This finding dovetails with the work of Harvard University’s Benjamin Friedman, who argues in The Moral Consequences of Growth that “economic growth more often than not fosters greater opportunity, tolerance of diversity, social mobility, commitment to fairness, and dedication to democracy.” Similarly, lack of growth tends to breed xenophobia, intolerance, and a negative attitude toward the poor – the US and Europe in recent decades serve as cases in point for Friedman. “People in the 30th percentile are desperate not to fall into the 20th or tenth percentile,” he concludes.
 
 
 
 
Thus, a slow-growth/high-inequality economy may become a self-perpetuating cycle. But both Stiglitz and Piketty do not think that it must be so. “First of all, the Scandinavian countries, which have the greatest equality, are also among the fastest-growing advanced economies, and take the example of Japan, which has experienced deflation for about 20 years but successfully maintained a decent level of equality and standard of living,” Stiglitz argues.
 
 
 
 
Piketty believes that the key may lie in making a psychological adjustment to a period of slower growth: “We may need to accept the fact that the post-WWII years of 4% and 5% annual growth were the exception, and that 1% annual growthafter allowing for population growth – is much more the norm.”
 
 
 
.
Indeed, Piketty argues that our “obsession with growthmerely serves as an excuse for not doing anything about health, about education, or about redistribution.” And it is an obsession rooted very much in the present. “We forget that for centuries growth was essentially zero,” he writes. “One percent real growth means doubling the size of your economy every 30 or 35 years.”
 
 
 
 
Piketty sees that as grounds “to be a little optimistic.” But, as he suggests, the share of inherited wealth may turn out to be a strong indicator of whether that rate of growth will be enough to ensure greater social mobility and reduce economic inequality.
 
 
 
.
 
Alexander Stille is Professor of International Journalism at Columbia University and the author of The Sack of Rome and the forthcoming The Force of Things: A Marriage in War and Peace.



August 23, 2012
.
Galt, Gold and God
.
By PAUL KRUGMAN

 


 
 
 
So far, most of the discussion of Paul Ryan, the presumptive Republican nominee for vice president, has focused on his budget proposals. But Mr. Ryan is a man of many ideas, which would ordinarily be a good thing.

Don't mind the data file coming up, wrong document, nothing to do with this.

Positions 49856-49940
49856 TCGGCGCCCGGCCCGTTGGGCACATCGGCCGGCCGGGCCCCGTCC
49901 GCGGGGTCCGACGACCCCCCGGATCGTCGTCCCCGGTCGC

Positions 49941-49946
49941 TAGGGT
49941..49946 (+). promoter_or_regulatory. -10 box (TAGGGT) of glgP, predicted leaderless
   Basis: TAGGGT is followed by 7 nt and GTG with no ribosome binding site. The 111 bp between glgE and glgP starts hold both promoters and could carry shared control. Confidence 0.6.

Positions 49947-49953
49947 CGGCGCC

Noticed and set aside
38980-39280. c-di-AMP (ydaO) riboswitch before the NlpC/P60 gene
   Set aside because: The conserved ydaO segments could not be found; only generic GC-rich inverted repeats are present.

.
In his case, however, most of those ideas appear to come from works of fiction, specifically Ayn Rand’s novelAtlas Shrugged.”


 
.
For those who somehow missed it when growing up, “Atlas Shrugged” is a fantasy in which the world’s productive people — the “job creators,” if you likewithdraw their services from an ungrateful society. The novel’s centerpiece is a 64-page speech by John Galt, the angry elite’s ringleader; even Friedrich Hayek admitted that he never made it through that part.



.
Yet the book is a perennial favorite among adolescent boys. Most boys eventually outgrow it. Some, however, remain devotees for life.
 
 
 
.
And Mr. Ryan is one of those devotees. True, in recent years, he has tried to downplay his Randism, calling it an “urban legend.” It’s not hard to see why: Rand’s fervent atheismnot to mention her declaration that “abortion is a moral right” — isn’t what the G.O.P. base wants to hear.
 
 
 
.
But Mr. Ryan is being disingenuous. In 2005, he told the Atlas Society, which is devoted to promoting Rand’s ideas, that she inspired his political career: “If I had to credit one thinker, one person, it would be Ayn Rand.” He also declared that Rand’s work was required reading for his staff and interns.
 
 
 
 
      
And the Ryan fiscal program clearly reflects Randian notions. As I documented in my last column, Mr. Ryan’s reputation for being serious about the budget deficit is completely undeserved; his policies would actually increase the deficit. But he is deadly serious about cutting taxes on the rich and slashing aid to the poor, very much in line with Rand’s worship of the successful and contempt for “moochers.”